What NYC needs to learn from the post-Isaias blackouts

One week after the fast-moving Tropical Storm Isaias blew through the city, thousands of New Yorkers still had no power. Food in their refrigerators spoiled. They couldn’t work from home without the internet. Their houses and cars were crushed by fallen trees.

And their lives were endangered by live wires on the ground.

How could the city have failed so miserably in its cleanup and relief efforts?

After I visited the hardest-hit areas of my district, it became clear that most of the destruction was caused by a chain reaction due to years of neglect and mismanagement.

The first link in the chain is the street tree, a vital piece of New York’s limited greenery. Nearly every single tree I saw was very old and rotten. Their cores were completely hollowed out; carpenter ants crawled inside.

These weakened trees, some easily 100 years old, snapped like toothpicks in Isaias’ high winds — and would have snapped sooner or later even in a mild storm.

Worse, residents living nearby say they’ve reported the problem to 311 numerous times. But when the Parks Department inspects the trees, it rarely takes action.

And when 1 million trees were planted between 2007 and 2015 under Mayor Michael Bloomberg’s Million Tree Initiative, the maintenance of new and old street trees actually dropped.

This year, the historically underfunded Parks Department saw its budget slashed by nearly $85 million, and its tree and sidewalk maintenance will undoubtedly continue to suffer. Mayor Bill de Blasio’s threats to lay off 22,000 employees will only make matters worse, he himself admitted this week.

Next, these toppling trees took down overhead power lines and utility poles, cutting power and creating a logistical back-and-forth between the Parks Department and utility companies.

But the utility poles, like the trees, are decades old in some cases, visibly crumbling, and similarly fell. The spaghetti-like mess of tangled wires and tree branches on sidewalks and streets proved too overwhelming to clean up quickly.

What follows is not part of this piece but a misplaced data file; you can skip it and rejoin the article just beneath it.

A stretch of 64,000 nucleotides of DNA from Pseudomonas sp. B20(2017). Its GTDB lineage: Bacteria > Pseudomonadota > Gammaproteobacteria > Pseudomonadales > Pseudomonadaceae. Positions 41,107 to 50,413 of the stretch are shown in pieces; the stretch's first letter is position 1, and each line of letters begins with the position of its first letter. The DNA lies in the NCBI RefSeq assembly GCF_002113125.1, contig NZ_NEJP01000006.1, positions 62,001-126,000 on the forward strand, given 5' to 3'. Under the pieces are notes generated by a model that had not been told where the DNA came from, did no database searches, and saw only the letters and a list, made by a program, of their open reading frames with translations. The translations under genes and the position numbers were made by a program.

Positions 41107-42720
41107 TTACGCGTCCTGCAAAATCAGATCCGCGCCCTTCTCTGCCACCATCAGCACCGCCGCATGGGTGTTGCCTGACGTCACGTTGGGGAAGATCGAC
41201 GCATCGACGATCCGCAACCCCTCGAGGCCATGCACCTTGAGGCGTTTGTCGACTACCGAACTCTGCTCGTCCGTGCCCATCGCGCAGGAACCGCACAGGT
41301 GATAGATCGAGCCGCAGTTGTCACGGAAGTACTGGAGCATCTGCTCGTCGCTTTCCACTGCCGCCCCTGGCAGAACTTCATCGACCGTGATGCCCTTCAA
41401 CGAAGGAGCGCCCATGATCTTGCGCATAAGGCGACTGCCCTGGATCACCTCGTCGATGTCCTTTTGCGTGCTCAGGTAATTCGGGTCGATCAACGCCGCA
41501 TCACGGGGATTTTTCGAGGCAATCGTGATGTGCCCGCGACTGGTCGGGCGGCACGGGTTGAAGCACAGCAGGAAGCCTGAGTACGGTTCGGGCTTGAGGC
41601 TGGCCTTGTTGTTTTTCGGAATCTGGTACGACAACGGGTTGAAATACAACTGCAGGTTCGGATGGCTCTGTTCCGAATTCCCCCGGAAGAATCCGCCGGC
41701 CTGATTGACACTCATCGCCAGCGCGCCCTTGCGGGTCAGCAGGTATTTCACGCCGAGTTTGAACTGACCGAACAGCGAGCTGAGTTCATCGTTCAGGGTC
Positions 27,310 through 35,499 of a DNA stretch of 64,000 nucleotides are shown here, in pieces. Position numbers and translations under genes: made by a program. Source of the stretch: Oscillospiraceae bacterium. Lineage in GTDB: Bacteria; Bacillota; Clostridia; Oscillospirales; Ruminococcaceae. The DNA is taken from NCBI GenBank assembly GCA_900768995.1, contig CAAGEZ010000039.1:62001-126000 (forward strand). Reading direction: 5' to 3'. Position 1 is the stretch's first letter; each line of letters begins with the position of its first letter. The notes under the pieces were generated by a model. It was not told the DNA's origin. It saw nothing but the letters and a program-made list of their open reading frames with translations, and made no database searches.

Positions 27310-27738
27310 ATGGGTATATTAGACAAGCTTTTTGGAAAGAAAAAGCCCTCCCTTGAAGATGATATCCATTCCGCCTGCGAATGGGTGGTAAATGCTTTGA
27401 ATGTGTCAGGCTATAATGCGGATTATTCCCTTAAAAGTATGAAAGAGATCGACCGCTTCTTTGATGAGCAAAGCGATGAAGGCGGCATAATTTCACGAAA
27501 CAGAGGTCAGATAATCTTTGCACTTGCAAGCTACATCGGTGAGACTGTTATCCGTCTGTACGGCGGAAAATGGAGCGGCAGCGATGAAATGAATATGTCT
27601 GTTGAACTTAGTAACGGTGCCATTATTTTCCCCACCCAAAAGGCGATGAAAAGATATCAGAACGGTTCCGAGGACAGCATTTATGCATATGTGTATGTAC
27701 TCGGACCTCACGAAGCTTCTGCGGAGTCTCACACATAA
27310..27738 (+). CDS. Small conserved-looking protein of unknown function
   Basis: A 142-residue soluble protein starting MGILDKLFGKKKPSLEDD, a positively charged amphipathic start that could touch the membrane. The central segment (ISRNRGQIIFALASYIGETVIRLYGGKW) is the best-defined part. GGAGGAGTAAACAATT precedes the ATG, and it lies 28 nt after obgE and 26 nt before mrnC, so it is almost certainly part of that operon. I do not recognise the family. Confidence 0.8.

Yet when the cleanup is complete, the poles are likely to have even more tangled wires, fueling more outages experienced in neighborhoods that still rely on this 19th-century technology.

These overhead power lines are the main reason why Queens experienced the most power outages in the city; Manhattan saw almost no outages because its power lines are buried underground.

Con Edison estimates the cost of modernizing infrastructure in Queens and moving power lines underground across the city at $1 mill­ion per mile.

But that speaks to the control the utility company has over the city: It’s a monopoly and can virtually say what it wants.

Notably, many customers received no feedback from the utility post-Isaias. They were told their power would return by Sunday at 11 p.m., five days after the storm. Yet even that lengthy deadline was missed by at least two days. If it weren’t for the National Guard, the tree removal companies and electrical contractors that came from as far away as Texas, Con Ed would probably still be giving us deadlines that it can’t meet.

And all of this, eight years after Hurricane Sandy. It feels like our city learned nothing. As I told a constituent while looking at a hollowed-out tree that fell in front of her home, this is the poster child of the city’s failures.

Our residents pay far too much in taxes and utility bills to worry that something less than a hurricane can knock them off the grid for a week.

It’s time for the city, state and Public Service Commission to get together and compel Con Edison and the Parks Department to develop a master plan for the future of our infrastructure.

Con Edison needs to commit to burying a certain number of miles of wire per year, starting with communities like mine that have the most outdated utility poles and experience regular outages.

Whether it’s Sandy or inadequate Parks funding, we must stop repeating the mistakes of our past —and plan for the future.

Robert Holden represents the 30th District, covering parts of Queens, in the City Council.

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